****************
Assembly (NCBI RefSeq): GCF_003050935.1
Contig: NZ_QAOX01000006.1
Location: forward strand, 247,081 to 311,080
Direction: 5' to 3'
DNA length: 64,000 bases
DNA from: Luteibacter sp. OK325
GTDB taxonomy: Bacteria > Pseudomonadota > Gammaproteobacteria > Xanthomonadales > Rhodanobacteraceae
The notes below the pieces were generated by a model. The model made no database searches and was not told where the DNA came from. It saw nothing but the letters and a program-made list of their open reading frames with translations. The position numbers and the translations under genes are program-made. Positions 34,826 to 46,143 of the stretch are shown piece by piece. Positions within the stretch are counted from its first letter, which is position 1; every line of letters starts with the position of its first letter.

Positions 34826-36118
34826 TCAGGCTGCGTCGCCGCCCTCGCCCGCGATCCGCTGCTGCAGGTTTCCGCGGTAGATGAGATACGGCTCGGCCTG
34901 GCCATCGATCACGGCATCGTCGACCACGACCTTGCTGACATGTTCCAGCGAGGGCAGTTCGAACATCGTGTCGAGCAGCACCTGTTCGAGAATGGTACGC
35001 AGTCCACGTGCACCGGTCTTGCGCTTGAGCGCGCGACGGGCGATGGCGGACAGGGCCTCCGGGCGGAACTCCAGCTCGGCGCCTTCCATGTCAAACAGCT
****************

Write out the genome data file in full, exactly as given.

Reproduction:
Assembly (NCBI RefSeq): GCF_003050935.1
Contig: NZ_QAOX01000006.1
Location: forward strand, 247,081 to 311,080
Direction: 5' to 3'
DNA length: 64,000 bases
DNA from: Luteibacter sp. OK325
GTDB taxonomy: Bacteria > Pseudomonadota > Gammaproteobacteria > Xanthomonadales > Rhodanobacteraceae
The notes below the pieces were generated by a model. The model made no database searches and was not told where the DNA came from. It saw nothing but the letters and a program-made list of their open reading frames with translations. The position numbers and the translations under genes are program-made. Positions 34,826 to 46,143 of the stretch are shown piece by piece. Positions within the stretch are counted from its first letter, which is position 1; every line of letters starts with the position of its first letter.

Positions 34826-36118
34826 TCAGGCTGCGTCGCCGCCCTCGCCCGCGATCCGCTGCTGCAGGTTTCCGCGGTAGATGAGATACGGCTCGGCCTG
34901 GCCATCGATCACGGCATCGTCGACCACGACCTTGCTGACATGTTCCAGCGAGGGCAGTTCGAACATCGTGTCGAGCAGCACCTGTTCGAGAATGGTACGC
35001 AGTCCACGTGCACCGGTCTTGCGCTTGAGCGCGCGACGGGCGATGGCGGACAGGGCCTCCGGGCGGAACTCCAGCTCGGCGCCTTCCATGTCAAACAGCT